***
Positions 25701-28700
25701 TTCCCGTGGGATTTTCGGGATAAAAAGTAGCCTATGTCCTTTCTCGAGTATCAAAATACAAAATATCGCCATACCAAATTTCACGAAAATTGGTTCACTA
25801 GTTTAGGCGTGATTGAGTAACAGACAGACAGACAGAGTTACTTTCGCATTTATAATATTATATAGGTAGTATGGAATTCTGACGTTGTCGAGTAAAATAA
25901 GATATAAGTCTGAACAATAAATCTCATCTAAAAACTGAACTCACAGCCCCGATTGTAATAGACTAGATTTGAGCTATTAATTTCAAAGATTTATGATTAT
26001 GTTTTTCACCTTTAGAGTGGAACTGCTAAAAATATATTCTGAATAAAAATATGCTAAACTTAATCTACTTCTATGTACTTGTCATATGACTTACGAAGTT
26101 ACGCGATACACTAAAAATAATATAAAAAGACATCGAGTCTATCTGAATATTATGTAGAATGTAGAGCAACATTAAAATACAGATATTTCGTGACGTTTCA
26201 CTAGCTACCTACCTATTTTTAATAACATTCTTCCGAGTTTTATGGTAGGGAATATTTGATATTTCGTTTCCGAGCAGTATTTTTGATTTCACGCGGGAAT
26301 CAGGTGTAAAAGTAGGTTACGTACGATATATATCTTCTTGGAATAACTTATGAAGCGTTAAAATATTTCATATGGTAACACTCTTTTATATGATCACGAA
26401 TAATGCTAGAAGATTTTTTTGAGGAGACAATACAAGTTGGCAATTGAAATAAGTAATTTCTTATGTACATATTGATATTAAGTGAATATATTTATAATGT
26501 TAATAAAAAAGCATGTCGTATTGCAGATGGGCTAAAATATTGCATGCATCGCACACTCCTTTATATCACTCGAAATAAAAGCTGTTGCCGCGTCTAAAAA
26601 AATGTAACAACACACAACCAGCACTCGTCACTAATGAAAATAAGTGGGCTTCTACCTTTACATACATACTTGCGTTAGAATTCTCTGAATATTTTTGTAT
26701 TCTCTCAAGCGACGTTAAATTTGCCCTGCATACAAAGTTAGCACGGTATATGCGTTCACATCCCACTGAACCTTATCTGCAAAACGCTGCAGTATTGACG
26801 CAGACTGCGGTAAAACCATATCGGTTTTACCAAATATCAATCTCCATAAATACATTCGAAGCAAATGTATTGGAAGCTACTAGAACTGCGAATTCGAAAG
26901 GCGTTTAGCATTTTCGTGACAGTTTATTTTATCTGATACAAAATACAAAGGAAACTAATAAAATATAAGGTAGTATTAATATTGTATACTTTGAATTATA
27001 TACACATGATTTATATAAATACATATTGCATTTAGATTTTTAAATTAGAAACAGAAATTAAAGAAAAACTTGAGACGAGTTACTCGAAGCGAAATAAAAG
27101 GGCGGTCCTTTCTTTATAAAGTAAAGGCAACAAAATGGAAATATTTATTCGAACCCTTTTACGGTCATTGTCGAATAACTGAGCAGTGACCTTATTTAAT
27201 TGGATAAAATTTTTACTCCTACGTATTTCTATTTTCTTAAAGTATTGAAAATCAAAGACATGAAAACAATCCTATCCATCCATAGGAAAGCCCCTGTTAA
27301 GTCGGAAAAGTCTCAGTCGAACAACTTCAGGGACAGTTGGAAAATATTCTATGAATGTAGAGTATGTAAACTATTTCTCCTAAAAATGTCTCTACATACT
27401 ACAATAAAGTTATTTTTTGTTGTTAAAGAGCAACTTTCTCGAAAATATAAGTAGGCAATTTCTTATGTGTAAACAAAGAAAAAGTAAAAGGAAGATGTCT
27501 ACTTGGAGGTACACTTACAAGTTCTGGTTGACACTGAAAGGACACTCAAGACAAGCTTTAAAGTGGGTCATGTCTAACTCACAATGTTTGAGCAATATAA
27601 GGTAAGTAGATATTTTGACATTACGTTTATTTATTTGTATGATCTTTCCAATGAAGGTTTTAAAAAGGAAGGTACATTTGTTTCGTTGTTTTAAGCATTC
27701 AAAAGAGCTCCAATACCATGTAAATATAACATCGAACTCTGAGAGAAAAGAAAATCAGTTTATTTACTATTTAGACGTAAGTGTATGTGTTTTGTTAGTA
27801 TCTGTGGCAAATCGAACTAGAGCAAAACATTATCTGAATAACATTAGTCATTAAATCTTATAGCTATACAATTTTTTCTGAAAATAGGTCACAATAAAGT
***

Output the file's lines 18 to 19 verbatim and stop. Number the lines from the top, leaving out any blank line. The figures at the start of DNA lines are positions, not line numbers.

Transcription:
27301 GTCGGAAAAGTCTCAGTCGAACAACTTCAGGGACAGTTGGAAAATATTCTATGAATGTAGAGTATGTAAACTATTTCTCCTAAAAATGTCTCTACATACT
27401 ACAATAAAGTTATTTTTTGTTGTTAAAGAGCAACTTTCTCGAAAATATAAGTAGGCAATTTCTTATGTGTAAACAAAGAAAAAGTAAAAGGAAGATGTCT